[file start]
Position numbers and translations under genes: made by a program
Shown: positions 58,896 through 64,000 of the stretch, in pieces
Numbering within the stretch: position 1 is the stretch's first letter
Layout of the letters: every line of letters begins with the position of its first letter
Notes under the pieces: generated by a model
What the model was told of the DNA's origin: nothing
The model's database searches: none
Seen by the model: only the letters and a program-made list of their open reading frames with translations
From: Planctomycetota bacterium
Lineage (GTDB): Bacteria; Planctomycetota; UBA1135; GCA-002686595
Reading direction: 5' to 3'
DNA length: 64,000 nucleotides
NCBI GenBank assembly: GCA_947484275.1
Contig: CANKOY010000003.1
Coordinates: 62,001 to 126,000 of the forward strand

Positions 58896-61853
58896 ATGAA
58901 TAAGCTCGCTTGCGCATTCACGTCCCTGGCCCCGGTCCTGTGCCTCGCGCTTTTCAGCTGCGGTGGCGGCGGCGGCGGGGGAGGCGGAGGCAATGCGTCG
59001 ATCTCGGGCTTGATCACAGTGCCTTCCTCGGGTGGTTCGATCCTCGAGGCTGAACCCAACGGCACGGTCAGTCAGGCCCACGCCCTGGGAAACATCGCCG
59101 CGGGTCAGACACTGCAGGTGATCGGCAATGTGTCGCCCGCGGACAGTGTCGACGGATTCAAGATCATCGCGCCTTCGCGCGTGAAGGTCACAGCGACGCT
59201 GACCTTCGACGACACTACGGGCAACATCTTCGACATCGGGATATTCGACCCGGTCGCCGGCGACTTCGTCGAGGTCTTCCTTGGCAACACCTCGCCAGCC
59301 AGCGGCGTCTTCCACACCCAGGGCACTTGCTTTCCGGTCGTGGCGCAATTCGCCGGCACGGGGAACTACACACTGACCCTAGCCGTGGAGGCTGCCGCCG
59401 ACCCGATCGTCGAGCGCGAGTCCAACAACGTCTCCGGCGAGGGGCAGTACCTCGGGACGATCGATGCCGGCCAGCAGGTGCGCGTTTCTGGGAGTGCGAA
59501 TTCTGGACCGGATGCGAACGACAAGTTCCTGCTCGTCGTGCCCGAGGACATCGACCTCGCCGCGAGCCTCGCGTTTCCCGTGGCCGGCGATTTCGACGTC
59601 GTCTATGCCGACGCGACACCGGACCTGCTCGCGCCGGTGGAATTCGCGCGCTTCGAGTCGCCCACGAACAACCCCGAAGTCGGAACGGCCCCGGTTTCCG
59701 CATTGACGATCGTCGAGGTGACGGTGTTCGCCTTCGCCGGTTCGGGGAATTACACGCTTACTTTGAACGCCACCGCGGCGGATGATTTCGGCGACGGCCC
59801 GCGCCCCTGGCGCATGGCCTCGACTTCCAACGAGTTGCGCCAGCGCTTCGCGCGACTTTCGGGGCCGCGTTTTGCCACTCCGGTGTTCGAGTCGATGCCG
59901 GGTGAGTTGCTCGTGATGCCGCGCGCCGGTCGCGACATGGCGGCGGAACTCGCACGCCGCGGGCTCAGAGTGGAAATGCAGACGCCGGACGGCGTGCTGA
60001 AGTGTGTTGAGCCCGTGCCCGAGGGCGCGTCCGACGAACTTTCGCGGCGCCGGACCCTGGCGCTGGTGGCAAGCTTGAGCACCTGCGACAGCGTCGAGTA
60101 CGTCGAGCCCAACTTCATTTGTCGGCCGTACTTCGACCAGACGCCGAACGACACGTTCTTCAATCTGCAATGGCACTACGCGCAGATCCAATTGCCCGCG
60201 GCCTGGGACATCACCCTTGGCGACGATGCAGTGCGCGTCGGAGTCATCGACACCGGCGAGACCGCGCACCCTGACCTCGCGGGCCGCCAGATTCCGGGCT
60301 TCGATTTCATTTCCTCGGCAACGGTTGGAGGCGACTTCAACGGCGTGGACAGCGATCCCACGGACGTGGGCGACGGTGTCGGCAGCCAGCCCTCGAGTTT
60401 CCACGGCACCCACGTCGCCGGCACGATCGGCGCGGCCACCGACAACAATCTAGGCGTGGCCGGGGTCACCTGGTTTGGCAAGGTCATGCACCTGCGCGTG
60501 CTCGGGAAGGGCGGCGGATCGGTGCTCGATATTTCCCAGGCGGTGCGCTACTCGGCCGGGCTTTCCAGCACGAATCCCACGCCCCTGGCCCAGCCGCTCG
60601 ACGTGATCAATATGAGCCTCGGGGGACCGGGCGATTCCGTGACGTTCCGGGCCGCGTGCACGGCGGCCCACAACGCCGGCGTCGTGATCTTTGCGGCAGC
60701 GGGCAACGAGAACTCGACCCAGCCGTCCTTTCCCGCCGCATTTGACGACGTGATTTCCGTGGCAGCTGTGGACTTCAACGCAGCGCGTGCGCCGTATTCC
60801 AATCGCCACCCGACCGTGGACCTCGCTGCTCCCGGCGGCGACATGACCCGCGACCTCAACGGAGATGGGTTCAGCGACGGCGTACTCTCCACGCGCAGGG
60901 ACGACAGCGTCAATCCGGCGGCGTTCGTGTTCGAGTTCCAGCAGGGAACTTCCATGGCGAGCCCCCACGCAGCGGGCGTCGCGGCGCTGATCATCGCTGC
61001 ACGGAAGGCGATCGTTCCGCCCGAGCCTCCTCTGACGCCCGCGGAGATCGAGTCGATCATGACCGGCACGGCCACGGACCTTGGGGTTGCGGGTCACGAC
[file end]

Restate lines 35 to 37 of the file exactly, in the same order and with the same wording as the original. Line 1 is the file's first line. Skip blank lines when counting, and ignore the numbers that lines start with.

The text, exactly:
60601 ACGTGATCAATATGAGCCTCGGGGGACCGGGCGATTCCGTGACGTTCCGGGCCGCGTGCACGGCGGCCCACAACGCCGGCGTCGTGATCTTTGCGGCAGC
60701 GGGCAACGAGAACTCGACCCAGCCGTCCTTTCCCGCCGCATTTGACGACGTGATTTCCGTGGCAGCTGTGGACTTCAACGCAGCGCGTGCGCCGTATTCC
60801 AATCGCCACCCGACCGTGGACCTCGCTGCTCCCGGCGGCGACATGACCCGCGACCTCAACGGAGATGGGTTCAGCGACGGCGTACTCTCCACGCGCAGGG